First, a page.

“An ignorant, mercenary, and servile crew; unanimous in evil, diligent in mischief, variable in principles, constant to flattery, talkers for liberty, but slaves to power; styling themselves the court party, and the prince's only friends."--DAVENANT.
open his heart to new connections, nor his mind to better information. A character of this sort is the soil fittest to produce that obstinate bigotry in politics and religion, which begins with a meritorious sacrifice of the understanding, and finally conducts the monarch and the martyr to the block.
At any other period, I doubt not, the scandalous disorders which have been introduced into the government of all the dependencies in the empire, would have roused the attention of the public. The odious abuse and prostitution of the prerogative, at home, the unconstitutional employment of the military, the arbitrary fines and cominitments by the House of Lords and court of King's Bench, the mercy of a chaste and pious prince, extended cheerfully to a wilful murderer, because that murderer is the brotherof a common prostitute*, would, I think, at any other time, have excited universal indignation. But the daring attack upon the constitution, in the Middlesex election, makes us callous and indifferent to inferior grievances. No man regards an eruption upon the surface, when the noble parts are invaded, and he feels a mortification approaching to his heart. The free election of our representatives in parliament comprehends, because it is, the source and security of every right and privilege of the English nation. The ministry have realized the compendious ideas of Caligula. They know that the liberty, the laws, and property of an Englishman, have in truth but one neck; and that to violate the freedom of election, strikes deeply at them all.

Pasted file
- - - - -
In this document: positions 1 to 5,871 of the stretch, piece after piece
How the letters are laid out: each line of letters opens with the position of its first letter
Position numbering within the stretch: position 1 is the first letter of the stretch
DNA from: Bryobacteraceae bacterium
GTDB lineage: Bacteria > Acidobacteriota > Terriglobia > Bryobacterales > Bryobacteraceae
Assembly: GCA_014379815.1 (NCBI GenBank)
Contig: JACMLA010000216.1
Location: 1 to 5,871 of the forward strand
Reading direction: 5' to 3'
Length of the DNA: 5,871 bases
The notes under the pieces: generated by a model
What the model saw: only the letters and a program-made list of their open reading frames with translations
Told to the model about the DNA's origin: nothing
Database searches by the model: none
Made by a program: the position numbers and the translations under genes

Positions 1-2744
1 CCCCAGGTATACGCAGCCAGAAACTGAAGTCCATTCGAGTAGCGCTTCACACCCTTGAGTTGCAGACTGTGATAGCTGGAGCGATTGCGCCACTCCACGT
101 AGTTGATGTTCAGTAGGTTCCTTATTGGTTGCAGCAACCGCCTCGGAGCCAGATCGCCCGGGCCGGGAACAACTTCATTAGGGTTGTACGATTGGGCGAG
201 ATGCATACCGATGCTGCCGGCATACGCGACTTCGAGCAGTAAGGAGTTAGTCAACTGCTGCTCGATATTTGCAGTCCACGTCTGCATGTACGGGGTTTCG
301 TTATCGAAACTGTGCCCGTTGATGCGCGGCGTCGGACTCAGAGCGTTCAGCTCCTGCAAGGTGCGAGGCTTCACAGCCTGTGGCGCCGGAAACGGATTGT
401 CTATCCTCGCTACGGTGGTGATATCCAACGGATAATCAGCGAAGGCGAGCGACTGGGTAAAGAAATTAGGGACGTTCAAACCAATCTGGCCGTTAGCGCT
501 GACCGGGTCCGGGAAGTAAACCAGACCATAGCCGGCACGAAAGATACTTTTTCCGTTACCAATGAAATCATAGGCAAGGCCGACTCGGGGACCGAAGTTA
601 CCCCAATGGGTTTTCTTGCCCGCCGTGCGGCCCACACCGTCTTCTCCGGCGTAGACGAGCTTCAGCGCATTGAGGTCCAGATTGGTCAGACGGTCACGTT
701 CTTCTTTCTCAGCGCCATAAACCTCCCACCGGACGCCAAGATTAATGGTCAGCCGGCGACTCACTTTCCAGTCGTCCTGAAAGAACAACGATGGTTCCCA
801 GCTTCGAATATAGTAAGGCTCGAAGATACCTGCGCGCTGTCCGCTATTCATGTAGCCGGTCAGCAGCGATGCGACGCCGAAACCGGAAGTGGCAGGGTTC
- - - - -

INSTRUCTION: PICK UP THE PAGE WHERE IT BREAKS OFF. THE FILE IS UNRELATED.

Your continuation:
* Miss Kennedy. Her brothers were condemned for the murder of a watchman: The interest of her paramours procured them a pardon.
August 22, 1770. Me. LUTTRELL's services were the chief support and ornament of the Duke of Grafton's administration. The honour of rewarding them was reserved for your lordship. The duke, it seems, had contracted an obligation he was ashamed to acknowledge, and unable to acquit. You, my lord, had no scruples. You accepted the succession with all its encumbrances, and have paid Mr. Luttrell his legacy, at the hazard of ruining the estate.
When this accomplished youth declared himself the champion of government, the world was busy in enqui-. ring what honours, or employments, could be a sufficient recompence to a young man of his rank and fortune, for submitting to mark his entrance into life with the usual contempt and detestation of his country. His noble father had not been so precipitate. To vacate his seat in parliament, to intrude upon a county in which he had no interest, or connection,-to possess himself of another man's right, and to maintain it in defiance of public shame as well as justice, bespoke a degree of zeal, or of depravity, which all the favour of a pious prince could hardly requite. I protest, my lord, there is in this young man's conduct a strain of prostitution, which, for its singularity, I cannot but admire. He has discovered a new line in the human character; he has degraded even the name of Luttrell, and gratified his father's most sanguine expectations.
The Duke of Grafton, with every possible disposition